Monday, March 03, 2008

Looking for the new paradigm

From an article in Meiningers Wine Business International
In the last issue of Meininger's Wine Business International, Dan Jago, wine supremo of the UK giant Tesco asked his suppliers to give his customers more reasons to spend more money on a bottle of wine. That call, from the largest wine retailer in the world, reminded me of a couple of other things I'd read in recent months. First there was a line from " Small is the New Big" a new book by the American writer Seth Godin, whose previous works include the hugely recommendable Purple Cow, and A ll Marketers Are Liars: The Power of of Telling Authentic Stories in a Low-trust World. Godin suggests that anyone in any kind of business today needs to answer three basic questions:

Who are you?

What do you do?

and, most importantly,

Why should I care?

Now, hold onto those thoughts and then turn your attention to another visionary American called Marc Engel, Associate Partner and Director of Wines Research at a Californian marketing research agency called B/R/S. Last year, he gave a talk at the Wine Evolution conference in Paris entitled Engaging the Wine Consumer: A New Paradigm. The difference between Engel's "new" paradigm with the one that went before, is the gulf that separates a monologue from a conversation. Traditionally, wine producers – like makers of other products – tended to say "Hey, consumer, here's my story and why you should buy my wine.". That "story" might have been about terroir, history, Parker points or whatever, but in Engel's view it tended to be a "one-size-fits-all approach in which [the winemakers] assumed there was a singular type of person who perceived and used their product as suggested. This approach was paternalistic, even authoritarian".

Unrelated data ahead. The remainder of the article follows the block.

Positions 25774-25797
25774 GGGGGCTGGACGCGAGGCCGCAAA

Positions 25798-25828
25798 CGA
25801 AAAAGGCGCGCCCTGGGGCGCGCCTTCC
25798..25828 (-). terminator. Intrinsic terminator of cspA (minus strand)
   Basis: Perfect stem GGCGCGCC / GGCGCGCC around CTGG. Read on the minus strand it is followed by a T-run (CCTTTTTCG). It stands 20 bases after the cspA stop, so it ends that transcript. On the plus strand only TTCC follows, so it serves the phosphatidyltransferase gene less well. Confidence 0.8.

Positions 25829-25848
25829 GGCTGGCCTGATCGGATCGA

Consumers, by contrast now say "Hey, winery, catch my interest and I'll build my own story around you based on what's important to me." Catching that interest could be achieved by a few words in a magazine, by an eye-catching t-shirt, a bargain price tag or a memorable label – or, and this is the tricky part, by something else altogether. Successful players in today's market have to be like a clever trout fisherman who has learned the subtle art of using a rod and fly. Or, more prosaically, a successful participant in sessions of speed dating where the skill lies in making the required impression on a potential date in less than three minutes. Of course, explaining that mastering speed dating is a necessary way to run your business more effectively may take some explaining to loved ones at home, but sometimes, one simply has to make a few personal sacrifices.

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